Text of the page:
A mail server is a combination of two different types of software:
1. An SMTP server for receiving mail and forwarding it onwards (relay) or delivering it to the final recipient. This part is called a Mail Transfer Agent (MTA).
2. A POP or IMAP server for allowing a user to retrieve mail to a mail handling program (an MUA or Mail User Agent).
An example of MTAs are qmail, postfix, exim or sendmail, while an example of MUAs are kmail, evolution or thunderbird. POP or IMAP servers are cyrus, dovecot or courier.
In order to have your own mail server, you need to setup your local MTA to accept mail for your domain. By default, MTAs are usually setup to handle local mail only. That means that you will be able to recieve mail sent via the SMTP server directly to an existing user on your own machine.
Most distros usually have a firewall in place that prevents external connections to the SMTP port (tcp/25), so if you want to handle mail from outside your LAN, you need to make sure that the relevant port is open on your firewall.
Most MTAs are usually configured to refuse relays. This means, that you will not be able to send any non-local mail from your SMTP server. This is done as an attempt to prevent spammers from using your computer as an open relay to spamming their victims. Most MTAs can be configured to allow external relays only after the sender has authenticated to the MTA.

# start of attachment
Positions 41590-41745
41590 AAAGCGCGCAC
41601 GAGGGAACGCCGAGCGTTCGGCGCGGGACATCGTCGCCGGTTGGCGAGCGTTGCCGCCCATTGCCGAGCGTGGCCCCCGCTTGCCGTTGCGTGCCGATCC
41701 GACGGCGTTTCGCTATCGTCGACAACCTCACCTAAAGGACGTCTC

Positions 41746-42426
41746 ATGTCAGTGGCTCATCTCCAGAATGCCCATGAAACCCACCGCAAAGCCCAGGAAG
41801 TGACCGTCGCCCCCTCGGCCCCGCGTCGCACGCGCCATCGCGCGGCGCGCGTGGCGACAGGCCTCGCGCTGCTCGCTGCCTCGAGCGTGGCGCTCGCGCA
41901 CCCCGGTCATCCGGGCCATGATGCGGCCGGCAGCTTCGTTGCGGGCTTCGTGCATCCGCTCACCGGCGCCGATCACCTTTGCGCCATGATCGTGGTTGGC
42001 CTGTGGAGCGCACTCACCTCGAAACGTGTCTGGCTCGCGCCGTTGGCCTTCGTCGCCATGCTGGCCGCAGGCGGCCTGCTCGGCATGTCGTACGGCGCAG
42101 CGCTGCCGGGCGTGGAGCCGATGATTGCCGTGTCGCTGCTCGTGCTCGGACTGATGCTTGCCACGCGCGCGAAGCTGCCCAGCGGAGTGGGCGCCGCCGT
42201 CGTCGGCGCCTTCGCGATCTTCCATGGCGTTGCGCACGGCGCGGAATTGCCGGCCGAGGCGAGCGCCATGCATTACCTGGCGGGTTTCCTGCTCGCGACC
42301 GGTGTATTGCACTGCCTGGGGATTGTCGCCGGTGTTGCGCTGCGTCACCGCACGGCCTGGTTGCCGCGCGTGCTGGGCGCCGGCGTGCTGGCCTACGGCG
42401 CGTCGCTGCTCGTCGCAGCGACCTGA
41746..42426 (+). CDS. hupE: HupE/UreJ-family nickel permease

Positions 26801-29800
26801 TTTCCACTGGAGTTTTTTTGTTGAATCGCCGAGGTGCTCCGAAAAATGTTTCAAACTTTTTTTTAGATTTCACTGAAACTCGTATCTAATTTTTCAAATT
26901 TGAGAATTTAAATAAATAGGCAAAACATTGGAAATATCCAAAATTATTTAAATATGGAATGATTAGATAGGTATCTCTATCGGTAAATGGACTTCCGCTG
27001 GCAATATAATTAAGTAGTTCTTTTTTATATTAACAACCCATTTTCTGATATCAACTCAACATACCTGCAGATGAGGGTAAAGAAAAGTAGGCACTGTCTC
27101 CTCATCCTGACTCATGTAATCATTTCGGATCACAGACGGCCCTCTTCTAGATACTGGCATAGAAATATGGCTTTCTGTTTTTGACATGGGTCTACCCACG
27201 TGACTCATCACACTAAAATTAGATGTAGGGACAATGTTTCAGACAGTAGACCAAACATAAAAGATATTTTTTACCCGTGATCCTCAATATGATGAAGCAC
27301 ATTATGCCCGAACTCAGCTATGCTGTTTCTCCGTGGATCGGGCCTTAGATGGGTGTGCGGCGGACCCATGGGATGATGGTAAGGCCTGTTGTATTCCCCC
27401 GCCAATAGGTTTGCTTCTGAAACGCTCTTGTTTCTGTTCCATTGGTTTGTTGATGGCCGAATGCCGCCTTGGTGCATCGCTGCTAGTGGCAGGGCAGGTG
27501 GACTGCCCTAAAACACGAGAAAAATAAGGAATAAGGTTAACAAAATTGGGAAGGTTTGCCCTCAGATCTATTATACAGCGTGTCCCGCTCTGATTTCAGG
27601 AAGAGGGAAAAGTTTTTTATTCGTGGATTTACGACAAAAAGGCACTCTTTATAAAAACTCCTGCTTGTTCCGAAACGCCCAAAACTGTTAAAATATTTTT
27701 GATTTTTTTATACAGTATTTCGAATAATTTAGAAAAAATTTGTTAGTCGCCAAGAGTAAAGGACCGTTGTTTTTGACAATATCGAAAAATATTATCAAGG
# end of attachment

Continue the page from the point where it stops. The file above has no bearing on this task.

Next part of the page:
If you want to be able to use an MUA like kmail or thunderbird to read your mail, you need to expose the mail via a POP or IMAP server. For home use, I recommend the dovecot IMAP server - it's pretty easy to setup, and it's relativly fast. You should read up on the differences between POP and IMAP, and choose which protocol you prefer.
Regarding your questions:
1) Where are remotely recieved messages stored by default?
2) Are messages automatically stored? Theoretically, everyone could send anything, and that is quite a security issue... How is it checked?
3) What else do I need to set up?
1. There are a few possibilities. The first, most common, is /var/spool/mail/<username> and the second most common is /home/<user>/Maildir . The differences are that the first uses the mbox file standard, and the second uses Maildir. Each method has it's pros and cons, but generally Maildir is considered better because it's easier to read and write. Of course, you can set it up any way you want with most MTA software.
2. Messages to local users are automatically stored until you run out of disk space. Most MTAs limit the size of a single mail message, and some MTAs support quotas on mail boxes. You should also install an antivirus mail filter like CLAMAV and a spam filter like spamassasin for best effects.
3. See above.
Hope this helped.